I even followed through with the Joe Kelly run (which, while solid, a dramatic change in tone) and the less-than-spectacular Palmiotti/Didio run.  But hey, it was Superboy!

After that, I traded in my S-title subscriptions for Teen Titans, because look, ma, Superboy's there now!  And that was a great book.  Not brilliant, but I enjoyed it as it was coming out.  And then it crossed over with the Legion.

Now, I never paid much attention to the Legion before.  Sure, they appeared in Superboy once or twice, but I mostly considered them bland characters too complicated to bother getting to know.  With the Waid/Kitson relaunch, though, I figured--hey, why not give it a shot?  By this time, I was driving, and so I stopped at BC and picked up issues one, three and five (the earliest three issues I could find).  And again, I fell in love.  The book was great!  I added it to my pull list and followed it for the book's duration.

More importantly, though, this prompted me to raid BC's quarter bin for old Legion books, grabbing a few from the "Archie" style days.  But the ones that really caught me were Legion Lost, Legion Worlds, and The Legion.  Those issues?  Incredible.  Another one of my all-time favorite runs, again cementing Dan Abnett and Andy Lanning as favorite writers that I'll follow.  I promptly dropped a few hundred dollars to get every post-Zero Hour issue of the Legion on Ebay, and then started buying the expensive Archives of the original Legion.  I was absolutely hooked.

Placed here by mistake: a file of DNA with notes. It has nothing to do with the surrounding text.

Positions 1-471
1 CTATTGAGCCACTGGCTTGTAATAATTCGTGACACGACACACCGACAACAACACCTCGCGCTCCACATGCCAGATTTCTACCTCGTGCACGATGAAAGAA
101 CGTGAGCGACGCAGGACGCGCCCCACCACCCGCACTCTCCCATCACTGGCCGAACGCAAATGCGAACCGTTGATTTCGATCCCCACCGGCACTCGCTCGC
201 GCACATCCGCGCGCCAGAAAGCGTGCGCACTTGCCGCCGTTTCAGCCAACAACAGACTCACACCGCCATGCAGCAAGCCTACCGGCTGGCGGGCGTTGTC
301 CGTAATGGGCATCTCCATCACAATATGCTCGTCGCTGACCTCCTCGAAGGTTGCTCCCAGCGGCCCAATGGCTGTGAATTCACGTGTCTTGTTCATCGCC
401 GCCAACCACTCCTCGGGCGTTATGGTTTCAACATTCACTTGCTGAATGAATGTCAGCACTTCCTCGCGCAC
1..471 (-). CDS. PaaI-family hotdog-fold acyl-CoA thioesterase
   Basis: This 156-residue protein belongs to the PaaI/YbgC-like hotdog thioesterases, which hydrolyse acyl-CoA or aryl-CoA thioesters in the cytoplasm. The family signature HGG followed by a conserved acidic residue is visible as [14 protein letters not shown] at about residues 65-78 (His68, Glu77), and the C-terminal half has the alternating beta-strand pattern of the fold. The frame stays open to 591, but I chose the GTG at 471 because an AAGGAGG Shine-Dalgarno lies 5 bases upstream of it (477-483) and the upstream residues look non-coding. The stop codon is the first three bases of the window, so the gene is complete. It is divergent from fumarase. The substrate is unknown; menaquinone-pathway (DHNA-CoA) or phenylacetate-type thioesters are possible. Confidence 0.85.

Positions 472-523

Now then, here's the thing.  As much as I loved Superboy, the one that appeared in Teen Titans?  It wasn't Superboy.  Not the Superboy I grew to love in the Marz/Kesel runs, or the Superboy I was amused by in the Kelly run, or even the Superboy I learned to tolerate in the Palmiotti/Didio run.  This was a Superboy with a new personality, and a new backstory, one that I've since learned is just...professional fanfiction.